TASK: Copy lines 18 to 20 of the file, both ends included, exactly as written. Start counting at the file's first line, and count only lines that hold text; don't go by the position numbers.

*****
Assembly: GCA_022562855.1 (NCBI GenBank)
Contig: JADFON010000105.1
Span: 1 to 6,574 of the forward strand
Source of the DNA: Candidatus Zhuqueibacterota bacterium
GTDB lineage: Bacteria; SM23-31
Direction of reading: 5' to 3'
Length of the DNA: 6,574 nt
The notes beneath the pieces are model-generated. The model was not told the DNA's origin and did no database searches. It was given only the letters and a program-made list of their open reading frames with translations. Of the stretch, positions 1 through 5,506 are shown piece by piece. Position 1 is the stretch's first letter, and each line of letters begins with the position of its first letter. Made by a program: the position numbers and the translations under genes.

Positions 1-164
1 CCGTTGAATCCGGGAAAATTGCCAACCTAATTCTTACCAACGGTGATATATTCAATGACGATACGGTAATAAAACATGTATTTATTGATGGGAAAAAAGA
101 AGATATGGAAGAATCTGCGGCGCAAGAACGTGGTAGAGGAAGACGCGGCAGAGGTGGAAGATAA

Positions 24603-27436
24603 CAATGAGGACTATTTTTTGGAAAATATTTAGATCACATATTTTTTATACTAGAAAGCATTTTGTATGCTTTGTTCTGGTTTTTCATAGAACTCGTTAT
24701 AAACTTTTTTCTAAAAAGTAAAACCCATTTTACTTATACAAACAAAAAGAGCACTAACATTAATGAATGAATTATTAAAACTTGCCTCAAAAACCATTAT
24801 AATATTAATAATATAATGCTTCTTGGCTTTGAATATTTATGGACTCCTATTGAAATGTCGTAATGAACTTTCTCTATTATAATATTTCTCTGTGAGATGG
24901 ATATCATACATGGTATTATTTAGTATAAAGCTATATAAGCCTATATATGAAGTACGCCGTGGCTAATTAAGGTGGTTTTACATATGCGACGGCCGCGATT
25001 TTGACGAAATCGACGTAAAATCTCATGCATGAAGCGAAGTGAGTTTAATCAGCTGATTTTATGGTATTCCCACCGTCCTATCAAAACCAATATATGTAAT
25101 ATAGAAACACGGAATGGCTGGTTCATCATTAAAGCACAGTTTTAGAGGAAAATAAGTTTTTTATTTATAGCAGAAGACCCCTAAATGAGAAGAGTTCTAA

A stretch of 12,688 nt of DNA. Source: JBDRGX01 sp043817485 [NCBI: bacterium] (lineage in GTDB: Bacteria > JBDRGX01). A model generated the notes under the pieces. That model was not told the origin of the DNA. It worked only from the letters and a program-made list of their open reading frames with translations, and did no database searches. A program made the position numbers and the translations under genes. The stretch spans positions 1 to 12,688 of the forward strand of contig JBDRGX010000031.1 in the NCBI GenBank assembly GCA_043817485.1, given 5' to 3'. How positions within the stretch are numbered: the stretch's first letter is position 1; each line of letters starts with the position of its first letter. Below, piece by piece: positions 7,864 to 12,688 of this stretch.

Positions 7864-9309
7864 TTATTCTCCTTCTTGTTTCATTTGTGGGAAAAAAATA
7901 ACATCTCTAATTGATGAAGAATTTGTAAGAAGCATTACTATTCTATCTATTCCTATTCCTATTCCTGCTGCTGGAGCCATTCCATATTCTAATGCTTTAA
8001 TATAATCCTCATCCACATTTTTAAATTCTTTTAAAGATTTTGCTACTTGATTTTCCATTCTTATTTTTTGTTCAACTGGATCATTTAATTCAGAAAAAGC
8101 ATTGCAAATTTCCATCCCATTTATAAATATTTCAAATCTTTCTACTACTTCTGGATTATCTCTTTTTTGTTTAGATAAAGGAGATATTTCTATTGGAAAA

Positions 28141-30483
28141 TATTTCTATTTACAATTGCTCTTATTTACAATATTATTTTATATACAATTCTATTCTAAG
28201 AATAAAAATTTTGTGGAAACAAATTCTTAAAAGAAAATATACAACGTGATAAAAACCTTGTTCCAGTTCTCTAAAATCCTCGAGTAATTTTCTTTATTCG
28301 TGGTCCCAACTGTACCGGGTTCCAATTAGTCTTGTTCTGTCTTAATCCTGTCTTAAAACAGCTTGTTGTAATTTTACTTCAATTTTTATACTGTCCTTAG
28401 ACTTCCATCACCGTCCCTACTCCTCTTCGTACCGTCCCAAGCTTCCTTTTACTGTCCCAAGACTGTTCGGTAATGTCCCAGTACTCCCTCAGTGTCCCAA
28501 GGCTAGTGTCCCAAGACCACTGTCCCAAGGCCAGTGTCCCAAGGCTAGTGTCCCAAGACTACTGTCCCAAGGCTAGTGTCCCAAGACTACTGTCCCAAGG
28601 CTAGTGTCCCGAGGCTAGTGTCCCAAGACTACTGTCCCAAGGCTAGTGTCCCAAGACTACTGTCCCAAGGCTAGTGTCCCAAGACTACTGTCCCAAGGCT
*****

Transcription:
25101 ATAGAAACACGGAATGGCTGGTTCATCATTAAAGCACAGTTTTAGAGGAAAATAAGTTTTTTATTTATAGCAGAAGACCCCTAAATGAGAAGAGTTCTAA

A stretch of 12,688 nt of DNA. Source: JBDRGX01 sp043817485 [NCBI: bacterium] (lineage in GTDB: Bacteria > JBDRGX01). A model generated the notes under the pieces. That model was not told the origin of the DNA. It worked only from the letters and a program-made list of their open reading frames with translations, and did no database searches. A program made the position numbers and the translations under genes. The stretch spans positions 1 to 12,688 of the forward strand of contig JBDRGX010000031.1 in the NCBI GenBank assembly GCA_043817485.1, given 5' to 3'. How positions within the stretch are numbered: the stretch's first letter is position 1; each line of letters starts with the position of its first letter. Below, piece by piece: positions 7,864 to 12,688 of this stretch.

Positions 7864-9309